As saving for retirement can be challenging, especially while on a tight budget, a study published in July 2019 by the Center for Retirement Research at Boston College (CRR), attempted to answer the question of why so many U.S. workers report that they have little money set aside to absorb financial shocks.
The issue brief, “Why Are So Many Households Unable to Cover a $400 Unexpected Expense?” was written by Anqi Chen, assistant director of savings research at the CRR. Citing data from two recent Federal Reserve surveys, Chen observed that despite the strength of the economic recovery in recent years, 41% of households surveyed in 2017 said they would find it difficult to cover an unexpected expense of just $400. In her study, Chen used these data to analyze the question of why so many households say they are unable to manage a relatively small unexpected expense.
The study cited survey results showing that, as expected, lower-income households were most likely to say they would be unable to pay for an emergency expense of $400, with 72% of respondents earning less than $25,000 a year reporting that they would have trouble covering such an expense. However, the findings also indicated that 34% of households with annual earnings of between $75,000 and $99,999 and 17% of households with annual earnings of $100,000 or more admitted that they would find it hard to pay for a $400 unexpected expense.
Chen pointed out that other survey data show that just 21% of households reported having less than $400 in their checking or savings accounts. She added, however, that another 17% of the households included in this survey said they would have trouble paying for an unexpected $400 expense once they paid their outstanding credit card debt, despite having at least $400 in their bank accounts.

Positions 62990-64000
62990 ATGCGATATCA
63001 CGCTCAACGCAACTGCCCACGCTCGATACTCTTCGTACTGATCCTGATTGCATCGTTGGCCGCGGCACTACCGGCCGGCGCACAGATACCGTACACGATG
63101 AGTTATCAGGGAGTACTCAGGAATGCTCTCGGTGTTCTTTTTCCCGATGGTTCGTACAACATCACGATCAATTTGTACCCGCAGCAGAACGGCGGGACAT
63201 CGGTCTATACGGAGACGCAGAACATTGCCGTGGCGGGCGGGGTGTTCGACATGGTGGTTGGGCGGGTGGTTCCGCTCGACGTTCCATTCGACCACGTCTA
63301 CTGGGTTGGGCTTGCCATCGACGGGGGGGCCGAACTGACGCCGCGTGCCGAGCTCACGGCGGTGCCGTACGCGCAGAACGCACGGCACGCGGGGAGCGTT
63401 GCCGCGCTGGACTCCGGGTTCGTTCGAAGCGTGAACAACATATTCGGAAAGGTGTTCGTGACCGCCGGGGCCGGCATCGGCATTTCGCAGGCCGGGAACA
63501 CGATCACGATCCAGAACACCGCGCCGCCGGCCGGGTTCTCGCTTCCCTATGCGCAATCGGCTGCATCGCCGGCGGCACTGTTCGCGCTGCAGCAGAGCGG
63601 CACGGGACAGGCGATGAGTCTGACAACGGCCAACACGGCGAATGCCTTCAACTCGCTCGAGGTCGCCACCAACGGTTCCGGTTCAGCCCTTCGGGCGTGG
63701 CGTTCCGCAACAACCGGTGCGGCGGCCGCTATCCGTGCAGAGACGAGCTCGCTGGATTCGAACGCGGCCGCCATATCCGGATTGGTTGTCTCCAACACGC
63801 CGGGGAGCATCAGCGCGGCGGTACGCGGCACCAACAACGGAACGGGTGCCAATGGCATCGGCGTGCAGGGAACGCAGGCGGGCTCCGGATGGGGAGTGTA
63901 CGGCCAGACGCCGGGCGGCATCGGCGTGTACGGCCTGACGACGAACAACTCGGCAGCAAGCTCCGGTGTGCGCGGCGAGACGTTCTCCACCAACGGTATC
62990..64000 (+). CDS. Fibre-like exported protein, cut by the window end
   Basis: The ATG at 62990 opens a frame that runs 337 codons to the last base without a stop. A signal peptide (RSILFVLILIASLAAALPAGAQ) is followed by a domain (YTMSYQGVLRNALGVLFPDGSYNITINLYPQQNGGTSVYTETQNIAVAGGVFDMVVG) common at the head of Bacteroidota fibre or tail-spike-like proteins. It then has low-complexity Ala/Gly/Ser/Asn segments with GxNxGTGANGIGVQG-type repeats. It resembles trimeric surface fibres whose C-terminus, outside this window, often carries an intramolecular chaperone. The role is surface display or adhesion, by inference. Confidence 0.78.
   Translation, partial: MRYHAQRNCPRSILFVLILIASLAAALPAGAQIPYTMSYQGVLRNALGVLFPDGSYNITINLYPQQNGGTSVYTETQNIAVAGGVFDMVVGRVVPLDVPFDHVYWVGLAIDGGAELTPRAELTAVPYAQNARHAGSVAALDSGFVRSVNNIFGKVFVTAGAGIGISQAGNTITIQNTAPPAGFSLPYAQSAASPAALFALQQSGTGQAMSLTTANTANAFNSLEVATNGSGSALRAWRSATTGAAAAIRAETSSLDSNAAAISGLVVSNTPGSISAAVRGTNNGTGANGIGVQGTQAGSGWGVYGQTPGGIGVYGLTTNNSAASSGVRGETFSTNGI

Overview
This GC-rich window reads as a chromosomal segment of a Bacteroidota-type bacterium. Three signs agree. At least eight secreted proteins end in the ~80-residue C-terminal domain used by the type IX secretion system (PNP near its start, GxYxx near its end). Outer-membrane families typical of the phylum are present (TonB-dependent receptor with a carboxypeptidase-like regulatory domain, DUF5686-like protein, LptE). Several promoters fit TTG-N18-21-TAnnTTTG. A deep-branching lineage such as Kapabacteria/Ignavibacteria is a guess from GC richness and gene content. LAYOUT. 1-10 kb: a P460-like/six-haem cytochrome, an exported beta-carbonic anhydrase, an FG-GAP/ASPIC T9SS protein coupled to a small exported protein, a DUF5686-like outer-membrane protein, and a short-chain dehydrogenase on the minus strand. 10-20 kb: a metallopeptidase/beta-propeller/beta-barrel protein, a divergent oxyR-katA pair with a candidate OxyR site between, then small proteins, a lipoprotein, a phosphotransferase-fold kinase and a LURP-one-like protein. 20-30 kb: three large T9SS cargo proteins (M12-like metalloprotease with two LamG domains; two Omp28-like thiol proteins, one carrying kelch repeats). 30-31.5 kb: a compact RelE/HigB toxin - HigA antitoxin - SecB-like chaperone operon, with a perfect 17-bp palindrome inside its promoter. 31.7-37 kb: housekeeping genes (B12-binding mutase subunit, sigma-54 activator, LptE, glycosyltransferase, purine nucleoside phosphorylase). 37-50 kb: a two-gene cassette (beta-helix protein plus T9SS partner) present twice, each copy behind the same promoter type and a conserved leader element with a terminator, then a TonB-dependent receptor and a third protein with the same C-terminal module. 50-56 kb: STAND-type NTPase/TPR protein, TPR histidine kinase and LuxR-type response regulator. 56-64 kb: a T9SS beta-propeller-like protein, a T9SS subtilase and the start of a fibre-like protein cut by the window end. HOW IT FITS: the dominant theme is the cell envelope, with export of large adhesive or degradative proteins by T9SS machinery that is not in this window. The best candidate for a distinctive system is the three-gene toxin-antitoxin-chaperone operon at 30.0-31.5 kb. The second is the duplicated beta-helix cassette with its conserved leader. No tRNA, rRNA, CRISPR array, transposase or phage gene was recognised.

The study looked at several possible explanations for why so many households—and especially middle- and high-income households—appear to be unable to cover a relatively small unexpected expense, including financial literacy, education, and other socioeconomic characteristics. Based on an analysis that included measures for both financial literacy and educational attainment, Chen found that financial literacy scores had little ability to predict whether a household would have trouble covering a $400 unexpected expense, while educational attainment had strong predictive power.
Moreover, the results of a latent class analysis that examined the characteristics of these vulnerable households showed that a subgroup were less advantaged; i.e., they either recently lost their job, had a low income, or had a high school degree or less. However, a second subgroup of households were identified who had relatively high incomes, net worth, and rates of participation in retirement plans, but who also had relatively high mortgage payments, credit card debt, or other loan payments.
“Many of these households may have enough liquid assets to cover a modest emergency expense but they also have mortgages, student loans, and/or other installment loans,” Chen observed. “These loan payments, which constrain their household budgets, could explain why so many middle- and higher-income households do not have precautionary savings.”